The near-certain guilt of President Trump
This is the simplest explanation for all the "Russiagate" news
On Monday we learned that despite going to prison as part of a plea deal, President Trump's former campaign chairman Paul Manafort continued to lie to the FBI, according to Special Counsel Robert Mueller. Then on Tuesday, The Guardian reported that Manafort met with WikiLeaks founder Julian Assange multiple times, including in March 2016, the same month Manafort was first hired by the Trump campaign. It's as yet unknown what they supposedly discussed — though "Russians" also reportedly were among Assange's visitors.
There is no conclusive smoking gun here, and WikiLeaks has as usual denied everything. But (provided The Guardian has the goods here) politics is not a criminal court, and people can draw sensible conclusions. At this point, we can say with near certainty that Trump conspired at some level with Russian sources to win the presidential election and has tried over and over to cover it up. It's obvious.
Let's review some evidence.
Item one: In April 2016, a professor with ties to the Russian government contacted Trump foreign policy adviser George Papadopoulos, offering him opposition research on Hillary Clinton from "thousands of emails." Papadopoulos later pleaded guilty to lying to the FBI about this and recently reported to prison for a two-week sentence.
Item two: On July 3, 2016, a music producer contacted Donald Trump, Jr. and offered him dirt on Clinton, writing: "This is obviously very high level and sensitive information but is part of Russia and its government's support for Mr. Trump." Jr. responded: "If it's what you say I love it especially later in the summer." Trump Jr., Manafort, and Jared Kushner then took a meeting with several Russians in Trump Tower, including a lawyer with close ties to the Russian government.
Item three: On July 26, 2016, WikiLeaks posted the first of several tranches of Democratic emails, first from the DNC and then later from Clinton campaign chairman John Podesta, dribbling them out in a clear attempt to damage Clinton politically.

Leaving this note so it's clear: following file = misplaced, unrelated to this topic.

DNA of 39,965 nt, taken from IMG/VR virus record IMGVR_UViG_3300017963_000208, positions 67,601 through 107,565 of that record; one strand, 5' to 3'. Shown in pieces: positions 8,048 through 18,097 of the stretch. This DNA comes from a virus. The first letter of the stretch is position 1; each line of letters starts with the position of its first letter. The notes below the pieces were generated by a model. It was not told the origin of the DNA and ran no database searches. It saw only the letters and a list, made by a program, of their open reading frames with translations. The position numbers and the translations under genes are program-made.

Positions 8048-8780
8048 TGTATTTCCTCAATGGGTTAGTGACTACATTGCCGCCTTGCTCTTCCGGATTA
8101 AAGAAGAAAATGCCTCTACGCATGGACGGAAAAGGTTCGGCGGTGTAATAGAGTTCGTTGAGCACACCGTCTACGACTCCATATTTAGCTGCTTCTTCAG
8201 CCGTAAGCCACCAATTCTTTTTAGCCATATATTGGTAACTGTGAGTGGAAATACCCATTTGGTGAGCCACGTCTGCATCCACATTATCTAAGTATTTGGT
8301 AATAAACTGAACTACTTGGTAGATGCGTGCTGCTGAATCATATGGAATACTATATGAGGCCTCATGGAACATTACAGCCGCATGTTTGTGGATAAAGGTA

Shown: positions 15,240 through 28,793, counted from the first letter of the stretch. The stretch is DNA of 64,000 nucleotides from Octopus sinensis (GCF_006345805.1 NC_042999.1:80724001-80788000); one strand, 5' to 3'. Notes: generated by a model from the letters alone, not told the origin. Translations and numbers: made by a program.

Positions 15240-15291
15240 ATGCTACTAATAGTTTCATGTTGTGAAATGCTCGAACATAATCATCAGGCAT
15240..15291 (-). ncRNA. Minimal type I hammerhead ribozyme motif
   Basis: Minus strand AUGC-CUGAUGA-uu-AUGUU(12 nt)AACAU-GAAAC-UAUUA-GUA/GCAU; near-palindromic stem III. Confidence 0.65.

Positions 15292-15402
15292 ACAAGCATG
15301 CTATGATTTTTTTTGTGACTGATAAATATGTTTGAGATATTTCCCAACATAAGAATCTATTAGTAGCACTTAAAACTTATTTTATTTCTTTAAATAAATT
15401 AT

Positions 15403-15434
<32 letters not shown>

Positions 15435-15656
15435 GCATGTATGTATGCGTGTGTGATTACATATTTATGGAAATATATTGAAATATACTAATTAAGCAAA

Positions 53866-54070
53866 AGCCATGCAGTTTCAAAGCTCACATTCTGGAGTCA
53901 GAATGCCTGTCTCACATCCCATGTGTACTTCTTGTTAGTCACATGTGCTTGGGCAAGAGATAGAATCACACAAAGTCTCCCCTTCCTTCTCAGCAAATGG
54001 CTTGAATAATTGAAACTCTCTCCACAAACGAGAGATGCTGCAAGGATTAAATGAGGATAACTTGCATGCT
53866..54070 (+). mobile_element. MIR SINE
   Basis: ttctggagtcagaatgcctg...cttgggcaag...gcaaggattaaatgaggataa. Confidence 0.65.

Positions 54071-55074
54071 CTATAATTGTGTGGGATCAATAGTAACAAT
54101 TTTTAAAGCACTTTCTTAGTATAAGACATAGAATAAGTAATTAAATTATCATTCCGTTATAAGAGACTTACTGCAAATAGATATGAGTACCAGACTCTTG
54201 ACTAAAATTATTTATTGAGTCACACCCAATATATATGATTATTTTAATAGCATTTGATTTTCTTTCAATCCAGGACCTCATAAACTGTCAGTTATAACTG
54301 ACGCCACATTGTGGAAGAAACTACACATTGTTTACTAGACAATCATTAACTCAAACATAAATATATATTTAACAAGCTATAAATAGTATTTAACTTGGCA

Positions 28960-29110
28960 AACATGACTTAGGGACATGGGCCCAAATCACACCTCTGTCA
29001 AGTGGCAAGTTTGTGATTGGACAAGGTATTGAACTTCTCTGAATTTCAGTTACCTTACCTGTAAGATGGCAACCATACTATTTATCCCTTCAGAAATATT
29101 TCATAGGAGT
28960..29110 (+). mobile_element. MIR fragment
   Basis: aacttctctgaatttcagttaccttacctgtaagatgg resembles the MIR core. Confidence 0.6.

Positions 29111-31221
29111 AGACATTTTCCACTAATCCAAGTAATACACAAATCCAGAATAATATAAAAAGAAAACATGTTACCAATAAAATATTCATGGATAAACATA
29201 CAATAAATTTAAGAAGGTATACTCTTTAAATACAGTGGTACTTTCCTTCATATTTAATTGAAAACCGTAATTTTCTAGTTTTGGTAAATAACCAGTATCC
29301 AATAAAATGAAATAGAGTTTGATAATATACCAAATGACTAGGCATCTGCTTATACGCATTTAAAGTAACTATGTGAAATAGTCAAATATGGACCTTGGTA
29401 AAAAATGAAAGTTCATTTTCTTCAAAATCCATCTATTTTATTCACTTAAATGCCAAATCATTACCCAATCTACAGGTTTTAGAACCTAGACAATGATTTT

Item four: On July 28, 2016, Donald Trump publicly called for the Russians to release Clinton's private emails. Per the Mueller indictment of 12 Russian intelligence officers, that same day Russian state hackers attempted to do just that.
Item five: Julian Assange has been trapped in the Ecuadorian embassy in London since 2012 (where he has gone increasingly off the deep end) due to fears of being extradited to the United States to face espionage charges over publishing diplomatic cables in 2010. Whether one agrees with the treatment of Assange or not, it gives him a clear motive. As The Guardian writes: "One person familiar with WikiLeaks said Assange was motivated to damage the Democrats' campaign because he believed a future Trump administration would be less likely to seek his extradition."
Item seven: After the 2016 election but before Trump took office, the Obama administration placed sanctions on Russia for meddling in the election. Michael Flynn (who would briefly become national security adviser) contacted Russia's ambassador Sergey Kislyak, asking them not to escalate the situation, with the clear implication that Trump would walk back the sanctions after taking power. Flynn later pleaded guilty to lying to the FBI about this (and several other things).
Item eight: Trump has repeatedly attempted to slow or stop the Russia investigation. Former FBI Director James Comey testified that Trump demanded personal loyalty to him after taking office. When Trump didn't get it, he fired Comey and told NBC's Lester Holt that he did it to stop the Russia investigation. In early 2017, Trump attempted to bully then-Attorney General Jeff Sessions into resigning because he was mad at Sessions for recusing himself from the investigation. In December 2017, he attempted to fire Mueller directly and only stopped when then-White House Counsel Don McGahn threatened to resign. After the 2018 midterms, he did push Sessions out, replaced him with Matthew Whitaker (a toady who has publicly criticized the investigation), and said he would "allow" Whitaker to limit the investigation.
Item nine: As president, Trump met privately with Putin, with nobody but translators present — a nearly unprecedented occurrence — and has displayed a marked and highly unusual deference to the Russian president. Prior to taking office, Trump routinely praised Putin's personality and authoritarian politics.
Item 10: Trump lies constantly, about everything.
Here's a simple, clear explanation that fits the above facts perfectly: Russia helped Donald Trump win the 2016 election by hacking the emails of the DNC and John Podesta, and they used WikiLeaks as an intermediary to disguise their involvement. The circumstantial case is frankly overwhelming, and if Trump weren't president, he would likely be in very serious trouble.
Now, that does not mean that "Russiagate" is the only story that matters, nor that it was the most important factor behind Trump's victory (which was Clinton's deep unpopularity), nor that Democrats should adopt a posture of fanatical warmongering to compensate. At bottom, it's much more a story about the bone-deep financial and moral corruption of the Republican Party than it is about a foreign country "hacking" an American election.
But it does matter, and no amount of Republican dissembling or whataboutism can change that. President Trump is almost certainly guilty.